The output (the prediction) is compared to the “correct answer” (it is wine, or it is beer). The weights and biases are adjusted by the system. The predictions get better as the training data are run again and again and again. Running all the data through the system once is called an epoch; the weights and biases are not adjusted until after all the data have run through once. Then the adjustment. Then run the data again. Epoch 2: adjust, repeat. Many epochs are required before the predictions become good.

After the predictions are good for the training data, it’s time to evaluate the model using data that were set aside and not used for training. These “test data” (or “evaluation data”) have never run through the system before.

The results from the evaluation using the test data can be used to further fine-tune the system, which is done by the programmers, not by the code. This is called adjusting the hyperparameters and affects the learning process (e.g., how fast it runs; how the weights are initialized). These adjustments have been called “a ‘black art’ that requires expert experience, unwritten rules of thumb, or sometimes brute-force search” (Snoek et al., 2012).

And now, what you have is a trained model. This model is ready to be used on data similar to the data it was trained on. Say it’s a model for machine vision that’s part of a robot assembling cars in a factory — it’s ready to go into all the robots in all the car factories. It will see what it has been trained to see and send its prediction along to another system that turns the screw or welds the door or — whatever.

And it’s still just — code. It can be copied and sent to another computer, uploaded and downloaded, and further modified.

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Can AI ‘see’ what you draw?

For Friday AI Fun, let’s look at an oldie but goodie: Google’s Quick, Draw!

You are given a word, such as whale, or bandage, and then you need to draw that in 20 seconds or less.

Screenshot 1 from Google’s Quick, Draw!
Screenshot 2 from Google’s Quick, Draw!

Thanks to this game, Google has labeled data for 50 million drawings made by humans. The drawings “taught” the system what people draw to represent those words. Now the system uses that “knowledge” to tell you what you are drawing — really fast! Often it identifies your subject before you finish.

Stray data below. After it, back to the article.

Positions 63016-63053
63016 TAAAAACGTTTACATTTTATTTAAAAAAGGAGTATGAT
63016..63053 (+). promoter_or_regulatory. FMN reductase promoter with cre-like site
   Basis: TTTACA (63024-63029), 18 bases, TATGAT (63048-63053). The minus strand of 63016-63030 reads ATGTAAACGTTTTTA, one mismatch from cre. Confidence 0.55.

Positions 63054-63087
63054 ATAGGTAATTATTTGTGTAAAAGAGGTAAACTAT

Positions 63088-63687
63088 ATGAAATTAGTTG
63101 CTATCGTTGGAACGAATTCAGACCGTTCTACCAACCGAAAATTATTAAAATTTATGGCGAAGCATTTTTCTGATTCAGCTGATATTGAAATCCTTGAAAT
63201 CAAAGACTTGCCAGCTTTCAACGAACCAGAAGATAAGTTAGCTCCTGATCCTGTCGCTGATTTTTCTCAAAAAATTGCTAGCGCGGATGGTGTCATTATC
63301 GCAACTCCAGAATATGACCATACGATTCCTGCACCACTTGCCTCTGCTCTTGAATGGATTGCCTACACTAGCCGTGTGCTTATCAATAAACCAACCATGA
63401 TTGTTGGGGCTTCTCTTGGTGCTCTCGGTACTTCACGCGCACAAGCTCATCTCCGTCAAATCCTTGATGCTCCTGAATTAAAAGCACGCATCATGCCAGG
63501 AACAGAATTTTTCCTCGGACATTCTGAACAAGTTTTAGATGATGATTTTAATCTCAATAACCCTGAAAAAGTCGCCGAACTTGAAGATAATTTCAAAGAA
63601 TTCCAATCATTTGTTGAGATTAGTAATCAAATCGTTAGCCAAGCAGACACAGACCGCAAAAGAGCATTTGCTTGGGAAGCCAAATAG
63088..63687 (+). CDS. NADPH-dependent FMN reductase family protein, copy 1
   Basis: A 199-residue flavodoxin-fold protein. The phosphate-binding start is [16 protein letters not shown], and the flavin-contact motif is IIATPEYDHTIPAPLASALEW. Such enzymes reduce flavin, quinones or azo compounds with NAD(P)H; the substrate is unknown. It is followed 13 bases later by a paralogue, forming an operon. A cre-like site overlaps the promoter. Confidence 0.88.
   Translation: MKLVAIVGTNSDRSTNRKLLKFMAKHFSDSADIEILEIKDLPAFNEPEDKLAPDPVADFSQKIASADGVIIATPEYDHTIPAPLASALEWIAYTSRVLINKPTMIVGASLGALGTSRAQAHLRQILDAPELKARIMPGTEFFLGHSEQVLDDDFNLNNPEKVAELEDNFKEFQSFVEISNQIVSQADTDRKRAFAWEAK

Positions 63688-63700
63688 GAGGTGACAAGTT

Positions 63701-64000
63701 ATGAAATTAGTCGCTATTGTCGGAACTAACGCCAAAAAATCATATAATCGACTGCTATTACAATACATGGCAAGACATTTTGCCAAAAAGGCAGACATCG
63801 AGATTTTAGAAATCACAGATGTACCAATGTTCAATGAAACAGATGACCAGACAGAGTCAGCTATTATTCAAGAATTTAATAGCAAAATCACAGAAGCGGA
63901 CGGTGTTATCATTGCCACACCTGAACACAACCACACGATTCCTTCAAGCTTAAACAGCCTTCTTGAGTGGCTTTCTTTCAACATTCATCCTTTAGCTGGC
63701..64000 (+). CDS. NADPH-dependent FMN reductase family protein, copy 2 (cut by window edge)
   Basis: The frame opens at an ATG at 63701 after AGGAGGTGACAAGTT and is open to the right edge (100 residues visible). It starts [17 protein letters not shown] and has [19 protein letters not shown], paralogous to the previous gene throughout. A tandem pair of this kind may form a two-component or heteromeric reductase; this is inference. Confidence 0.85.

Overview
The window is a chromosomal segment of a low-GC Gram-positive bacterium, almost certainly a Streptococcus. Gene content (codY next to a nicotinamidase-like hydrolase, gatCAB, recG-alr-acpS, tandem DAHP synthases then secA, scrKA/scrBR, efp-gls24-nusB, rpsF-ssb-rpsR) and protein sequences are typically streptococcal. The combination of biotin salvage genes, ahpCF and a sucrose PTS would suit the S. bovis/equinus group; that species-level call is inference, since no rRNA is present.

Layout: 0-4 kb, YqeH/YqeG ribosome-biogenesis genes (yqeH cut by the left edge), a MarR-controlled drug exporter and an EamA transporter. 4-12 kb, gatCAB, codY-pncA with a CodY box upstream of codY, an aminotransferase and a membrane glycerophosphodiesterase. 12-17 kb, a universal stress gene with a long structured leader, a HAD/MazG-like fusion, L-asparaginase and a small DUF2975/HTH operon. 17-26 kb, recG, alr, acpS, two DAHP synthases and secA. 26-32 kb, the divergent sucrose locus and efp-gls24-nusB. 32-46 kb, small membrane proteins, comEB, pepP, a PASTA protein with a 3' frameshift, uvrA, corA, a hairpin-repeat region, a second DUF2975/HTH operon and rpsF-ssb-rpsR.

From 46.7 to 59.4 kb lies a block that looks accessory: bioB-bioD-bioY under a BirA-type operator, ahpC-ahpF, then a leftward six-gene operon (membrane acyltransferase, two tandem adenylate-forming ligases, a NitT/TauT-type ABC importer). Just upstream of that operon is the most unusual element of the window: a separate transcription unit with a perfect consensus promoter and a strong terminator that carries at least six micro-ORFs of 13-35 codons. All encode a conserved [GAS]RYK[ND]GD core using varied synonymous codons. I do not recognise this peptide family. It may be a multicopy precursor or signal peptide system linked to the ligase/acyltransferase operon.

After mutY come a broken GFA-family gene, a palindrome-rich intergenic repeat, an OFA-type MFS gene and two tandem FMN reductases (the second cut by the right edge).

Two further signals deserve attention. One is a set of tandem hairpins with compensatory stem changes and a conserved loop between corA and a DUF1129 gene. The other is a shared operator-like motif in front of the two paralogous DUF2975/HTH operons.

Related: Ask a computer to draw what it sees.

It is possible to stump the system, even though you’re trying to draw what it asked for. My drawing of a sleeping bag is apparently an outlier. My drawings of the Mona Lisa and a rhinoceros were good enough — although I doubt any human would have named them as such!

Screenshot 3 from Google’s Quick, Draw!

Google’s AI thought my sleeping bag might be a shoe, or a steak, or a wine bottle.

Screenshot 4 from Google’s Quick, Draw!

The system has “learned” to identify only 345 specific things. These are called its categories.

You can look at the data the system has stored — for example, here are a lot of drawings of beard.

Screenshot 5 from Google’s Quick, Draw!

You can download the complete data (images, labels) from GitHub. You can also install a Python library to explore the data and retrieve random images from a given category.

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Using Super Mario to understand neural networks

I doubt I will ever program a neural network, but I’m trying to understand how they work — and how they are trained — well enough to make assumptions about how the systems work. What I want to be able to do is raise questions when I hear about a new-to-me AI system. I don’t want to take it on faith that a system is safe and likely to function well.

Ultimately I want to help my journalism and communications students understand this too.